THE HABIT OF WINNING

I’m not sure when I bought my first college yearbook but I know I bought it because I was tired of sourcing vintage snapshots one photograph at a time. I thought, “There are a lot of pictures in a yearbook.”

I can be lazy.

Before starting college and taking those first steps towards becoming an adult I thought very little about achievement as it’s defined in our world. I was not an athlete and although I did fine as a student I had no desire to outwardly achieve anything other than what was required of me. In college my perspective started to change and I became more focused on external signifiers of achievement. As things like grades, honors, and race times took on increasing importance, I began to structure my life around them and found that I was very good at the game.

In the beginning this was all well and good but over time the connection between the ‘achievements’ and what I truly wanted became more and more hazy. And repeated experiences of ‘winning’ and then realizing that the glory only gave me a minute’s reprieve before I needed to start making plans for the next one taught me to be wary about what I wished for. So it was much to my surprise that I started making work about winning while in art school.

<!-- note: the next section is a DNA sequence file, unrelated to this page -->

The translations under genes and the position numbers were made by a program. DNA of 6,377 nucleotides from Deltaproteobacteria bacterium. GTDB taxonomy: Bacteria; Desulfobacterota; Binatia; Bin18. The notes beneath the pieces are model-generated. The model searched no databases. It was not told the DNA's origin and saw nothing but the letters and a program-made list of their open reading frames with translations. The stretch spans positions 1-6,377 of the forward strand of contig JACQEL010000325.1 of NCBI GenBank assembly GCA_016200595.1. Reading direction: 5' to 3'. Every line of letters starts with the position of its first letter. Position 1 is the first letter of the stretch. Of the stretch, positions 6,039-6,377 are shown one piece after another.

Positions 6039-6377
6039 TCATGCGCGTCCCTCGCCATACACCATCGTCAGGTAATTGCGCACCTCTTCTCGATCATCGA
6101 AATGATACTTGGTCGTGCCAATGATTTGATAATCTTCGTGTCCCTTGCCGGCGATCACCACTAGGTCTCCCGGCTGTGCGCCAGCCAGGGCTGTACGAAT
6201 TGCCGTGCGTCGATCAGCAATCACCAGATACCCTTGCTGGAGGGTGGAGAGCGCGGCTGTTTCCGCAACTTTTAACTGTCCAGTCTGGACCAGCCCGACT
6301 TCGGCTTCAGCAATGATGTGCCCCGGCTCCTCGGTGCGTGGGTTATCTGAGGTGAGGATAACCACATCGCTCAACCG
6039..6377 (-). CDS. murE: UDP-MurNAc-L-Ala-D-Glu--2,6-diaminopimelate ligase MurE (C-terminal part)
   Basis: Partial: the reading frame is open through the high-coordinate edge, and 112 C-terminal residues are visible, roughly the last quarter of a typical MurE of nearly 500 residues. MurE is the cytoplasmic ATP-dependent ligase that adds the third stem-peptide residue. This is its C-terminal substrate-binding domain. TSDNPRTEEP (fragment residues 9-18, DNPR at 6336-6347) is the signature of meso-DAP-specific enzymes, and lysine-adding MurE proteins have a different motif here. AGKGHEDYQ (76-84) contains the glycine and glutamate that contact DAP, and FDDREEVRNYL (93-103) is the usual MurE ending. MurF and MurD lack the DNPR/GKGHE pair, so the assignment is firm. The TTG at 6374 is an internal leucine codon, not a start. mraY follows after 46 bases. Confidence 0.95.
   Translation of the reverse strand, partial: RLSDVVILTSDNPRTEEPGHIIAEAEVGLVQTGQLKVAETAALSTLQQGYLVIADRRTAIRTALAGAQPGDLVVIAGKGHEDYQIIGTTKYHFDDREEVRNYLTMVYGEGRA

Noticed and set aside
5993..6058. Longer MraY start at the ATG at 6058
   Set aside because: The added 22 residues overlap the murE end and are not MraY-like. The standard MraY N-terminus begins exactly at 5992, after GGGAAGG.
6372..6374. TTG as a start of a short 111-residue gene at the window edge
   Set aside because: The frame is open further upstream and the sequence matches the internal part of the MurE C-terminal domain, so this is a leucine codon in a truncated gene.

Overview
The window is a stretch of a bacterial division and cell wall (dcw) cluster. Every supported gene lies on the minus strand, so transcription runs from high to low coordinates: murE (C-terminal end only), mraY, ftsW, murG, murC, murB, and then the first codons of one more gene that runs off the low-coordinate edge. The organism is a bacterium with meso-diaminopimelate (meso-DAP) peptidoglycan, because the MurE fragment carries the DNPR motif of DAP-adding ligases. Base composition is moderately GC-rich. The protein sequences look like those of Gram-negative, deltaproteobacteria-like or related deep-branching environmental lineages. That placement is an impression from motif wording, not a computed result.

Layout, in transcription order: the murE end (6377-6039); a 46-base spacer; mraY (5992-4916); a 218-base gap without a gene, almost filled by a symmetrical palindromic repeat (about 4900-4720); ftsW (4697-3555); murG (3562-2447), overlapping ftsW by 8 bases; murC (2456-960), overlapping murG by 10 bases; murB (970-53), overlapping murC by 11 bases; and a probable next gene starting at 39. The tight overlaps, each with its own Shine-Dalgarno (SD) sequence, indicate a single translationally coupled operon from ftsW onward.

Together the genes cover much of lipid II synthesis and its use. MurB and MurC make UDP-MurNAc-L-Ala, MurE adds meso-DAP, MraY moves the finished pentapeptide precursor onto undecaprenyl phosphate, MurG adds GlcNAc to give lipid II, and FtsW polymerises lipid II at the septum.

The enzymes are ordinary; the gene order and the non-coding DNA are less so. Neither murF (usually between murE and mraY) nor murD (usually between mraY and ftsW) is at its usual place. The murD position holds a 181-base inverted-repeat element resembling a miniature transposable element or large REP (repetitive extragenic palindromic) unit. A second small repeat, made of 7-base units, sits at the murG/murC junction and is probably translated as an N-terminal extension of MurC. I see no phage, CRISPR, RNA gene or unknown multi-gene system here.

Isn’t art about the making?

Wasn’t I most concerned about the process?

Well, yes and no.

In a world where athletes ‘retire’ at the top of their game, seemingly because they don’t want to ‘lose’ in public, I am not sure that we will ever move beyond winning as a goal, but sports metaphors are not always a great role model for living a life. As an artist there is a desire to have your work seen and to be understood.  The work I made in The Habit of Winning mocks our obsession but also serves as a daily reminder for myself to try and keep this desire in check. It’s not that I don’t value striving for something, or even the goal to ‘win’ when appropriate, but I know that the desire to ‘win’ can take on a life of its own, and at times become the goal in and of itself. This is alarming because winning just to win has no meaning or long lasting value if we are actually going to be honest.